A few months ago, much to the disappointment of fans, director Paul Greengrass announced that he would not be doing a fourth Jason Bourne movie, essentially ending one of the most acclaimed action franchises of the 21st century. Thankfully, Greengrass and Bourne star Matt Damon have reunited for Green Zone, an action-thriller that could just as easily be another sequel, if not for a different protagonist and a much weaker screenplay.
Green Zone is set in Iraq shortly after George W. Bush's infamous "Mission Accomplished" declaration and follows an U.S. military officer named Miller (Damon) who, tasked with finding WMDs, begins to suspect that such weapons don't exist. Aided by a CIA agent (Brendan Gleeson), Miller goes rogue to track down an Iraqi informant who could prove that the United States has been falsifying reports for its case for war. Lots of shooting ensues.
Green Zone looks a lot like the last two Bourne movies, with shaky camera syndrome, long action sequences and gritty visuals. Greengrass drops right into the story and action with little setup - perhaps too little setup - assuming everyone knows the back story. As with the Bourne movies, he takes a to-the-point approach, giving us a no-hold-back action movie.
Unfortunately, Green Zone doesn't feel like the Bourne movies. By now, most people accept that the case for invading Iraq was based on seriously faulty intelligence, or, more likely, an intentional deception of the American people by the U.S. government. We went to war because we were told there were weapons of mass destruction in Iraq, but there weren't and the U.S. knew that before they attacked. Greengrass' film, based on Brian Helgeland's script, is set in this world, a fictional tale that tries hard to convince us that it is all truth.
The problem is: the issues presented in the movie are too current. When Helgeland hits on something he deems important, it feels like he's forcing his beliefs down the throats of people who are already in agreement. And when the script veers into action mode, the pieces don't quite fit into the realm of reality. In other words, Green Zone wants to tell an entertaining, conspiracy theory story but it set itself for failure by tying itself too closely to the facts.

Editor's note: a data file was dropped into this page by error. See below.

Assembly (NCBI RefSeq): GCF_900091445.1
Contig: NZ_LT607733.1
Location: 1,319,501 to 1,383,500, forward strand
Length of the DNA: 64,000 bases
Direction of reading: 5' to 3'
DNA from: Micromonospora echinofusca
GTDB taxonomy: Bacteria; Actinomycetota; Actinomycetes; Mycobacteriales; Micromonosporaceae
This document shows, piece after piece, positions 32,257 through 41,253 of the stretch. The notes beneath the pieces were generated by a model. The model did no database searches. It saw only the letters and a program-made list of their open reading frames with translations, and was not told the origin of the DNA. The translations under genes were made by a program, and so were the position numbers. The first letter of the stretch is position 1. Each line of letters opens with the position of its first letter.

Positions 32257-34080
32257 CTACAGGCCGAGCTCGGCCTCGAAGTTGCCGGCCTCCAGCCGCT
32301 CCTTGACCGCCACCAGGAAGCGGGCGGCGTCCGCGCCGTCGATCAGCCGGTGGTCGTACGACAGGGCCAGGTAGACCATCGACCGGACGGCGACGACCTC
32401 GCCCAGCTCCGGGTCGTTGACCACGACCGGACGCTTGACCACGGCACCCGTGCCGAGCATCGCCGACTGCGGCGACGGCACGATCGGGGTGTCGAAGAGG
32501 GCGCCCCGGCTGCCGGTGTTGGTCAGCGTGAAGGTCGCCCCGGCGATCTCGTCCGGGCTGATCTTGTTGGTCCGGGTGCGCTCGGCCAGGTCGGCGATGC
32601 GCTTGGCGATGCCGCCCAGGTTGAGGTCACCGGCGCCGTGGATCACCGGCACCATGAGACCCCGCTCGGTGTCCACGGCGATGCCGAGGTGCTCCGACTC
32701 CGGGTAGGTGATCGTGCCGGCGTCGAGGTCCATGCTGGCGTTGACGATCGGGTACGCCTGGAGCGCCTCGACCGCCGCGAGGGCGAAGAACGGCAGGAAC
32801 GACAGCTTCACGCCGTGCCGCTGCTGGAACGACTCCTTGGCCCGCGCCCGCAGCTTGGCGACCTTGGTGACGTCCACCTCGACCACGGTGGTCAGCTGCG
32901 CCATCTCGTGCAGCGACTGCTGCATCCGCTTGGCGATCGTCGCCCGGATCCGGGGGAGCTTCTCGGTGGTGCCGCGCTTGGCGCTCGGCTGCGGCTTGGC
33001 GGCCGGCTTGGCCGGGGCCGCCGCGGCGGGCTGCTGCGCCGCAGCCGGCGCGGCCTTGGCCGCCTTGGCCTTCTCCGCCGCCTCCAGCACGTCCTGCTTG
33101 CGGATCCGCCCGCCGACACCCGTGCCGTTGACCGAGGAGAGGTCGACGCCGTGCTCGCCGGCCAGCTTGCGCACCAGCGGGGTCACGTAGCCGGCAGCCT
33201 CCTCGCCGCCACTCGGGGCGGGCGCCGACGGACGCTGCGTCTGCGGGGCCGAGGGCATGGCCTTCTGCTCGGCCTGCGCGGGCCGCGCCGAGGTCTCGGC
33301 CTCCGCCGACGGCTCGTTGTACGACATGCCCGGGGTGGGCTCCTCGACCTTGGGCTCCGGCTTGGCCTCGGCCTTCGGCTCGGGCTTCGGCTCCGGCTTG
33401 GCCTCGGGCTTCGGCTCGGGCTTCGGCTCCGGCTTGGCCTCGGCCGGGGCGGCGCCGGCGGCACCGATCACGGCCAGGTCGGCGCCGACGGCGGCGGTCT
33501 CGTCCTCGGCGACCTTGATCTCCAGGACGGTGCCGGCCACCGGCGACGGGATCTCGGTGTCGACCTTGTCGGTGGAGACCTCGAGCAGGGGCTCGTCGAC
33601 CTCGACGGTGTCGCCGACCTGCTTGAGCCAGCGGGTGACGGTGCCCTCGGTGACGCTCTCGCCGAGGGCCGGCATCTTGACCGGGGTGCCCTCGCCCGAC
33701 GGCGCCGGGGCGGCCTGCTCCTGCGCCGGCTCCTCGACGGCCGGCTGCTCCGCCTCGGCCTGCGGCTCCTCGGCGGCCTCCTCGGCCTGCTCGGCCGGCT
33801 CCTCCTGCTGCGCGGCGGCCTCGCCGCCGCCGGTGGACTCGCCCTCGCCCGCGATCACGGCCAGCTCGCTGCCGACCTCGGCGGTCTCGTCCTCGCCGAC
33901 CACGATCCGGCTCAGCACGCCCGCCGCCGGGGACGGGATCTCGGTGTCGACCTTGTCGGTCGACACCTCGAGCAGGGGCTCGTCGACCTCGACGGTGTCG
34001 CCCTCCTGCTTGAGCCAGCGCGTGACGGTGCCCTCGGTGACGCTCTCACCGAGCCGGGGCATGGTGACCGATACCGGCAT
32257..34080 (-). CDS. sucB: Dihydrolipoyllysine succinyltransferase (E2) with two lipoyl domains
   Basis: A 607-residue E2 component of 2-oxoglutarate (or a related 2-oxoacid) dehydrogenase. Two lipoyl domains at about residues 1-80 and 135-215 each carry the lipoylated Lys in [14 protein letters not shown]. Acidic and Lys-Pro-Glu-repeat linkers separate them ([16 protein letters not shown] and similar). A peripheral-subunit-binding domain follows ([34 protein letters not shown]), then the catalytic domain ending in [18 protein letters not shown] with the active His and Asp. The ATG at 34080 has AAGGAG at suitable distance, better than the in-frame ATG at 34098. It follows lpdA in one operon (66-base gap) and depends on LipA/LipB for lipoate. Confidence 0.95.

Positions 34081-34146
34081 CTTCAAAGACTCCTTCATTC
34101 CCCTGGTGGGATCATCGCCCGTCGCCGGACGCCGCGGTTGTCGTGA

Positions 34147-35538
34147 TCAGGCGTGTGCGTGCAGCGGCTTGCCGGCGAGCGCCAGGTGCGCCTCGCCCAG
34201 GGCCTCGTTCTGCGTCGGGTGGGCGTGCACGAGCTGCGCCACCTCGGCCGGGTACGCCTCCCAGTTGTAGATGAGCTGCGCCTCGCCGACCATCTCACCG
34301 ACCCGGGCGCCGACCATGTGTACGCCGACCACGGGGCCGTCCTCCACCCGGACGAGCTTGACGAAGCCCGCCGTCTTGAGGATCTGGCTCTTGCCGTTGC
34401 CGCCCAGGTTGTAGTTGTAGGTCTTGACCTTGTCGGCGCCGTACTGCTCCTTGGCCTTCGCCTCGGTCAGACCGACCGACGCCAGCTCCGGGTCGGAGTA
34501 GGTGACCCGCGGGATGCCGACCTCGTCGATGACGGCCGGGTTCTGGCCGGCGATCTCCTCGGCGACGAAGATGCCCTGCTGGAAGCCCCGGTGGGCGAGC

The screenplay, in general, is weaker than we've come to expect from a Greengrass movie. The characters are underdeveloped and are more black-and-white than we've come to expect from the filmmaker. The bad guys, personified by an extremely uninteresting Greg Kinnear, are easy-to-hate but lack the intensity or moral grayness that Brian Cox and David Strathairn represented in Supremacy and Ultimatum. Damon is fine but unexceptional. Gleeson, typically a reliable actor, is especially bad.
Unfortunately, these weaker elements also take away from Green Zone's best asset: the action. Greengrass' trademark shaky camera seems less effective here, perhaps simply because the characters and story are less engaging. The final action sequence is long and fast-paced, but ends in a disappointedly predictable and unrealistic fashion. Looking at movies such as Body of Lies, The Hurt Locker and even The Kingdom, Green Zone just doesn't compare.
Green Zone is an entertaining but ultimately flat thriller that fails to even approach the levels of Greengrass' other movies. Green Zone is worth seeing - maybe just on DVD - but would have benefited hugely from a stronger screenplay.
Review by Erik Samdahl unless otherwise indicated.
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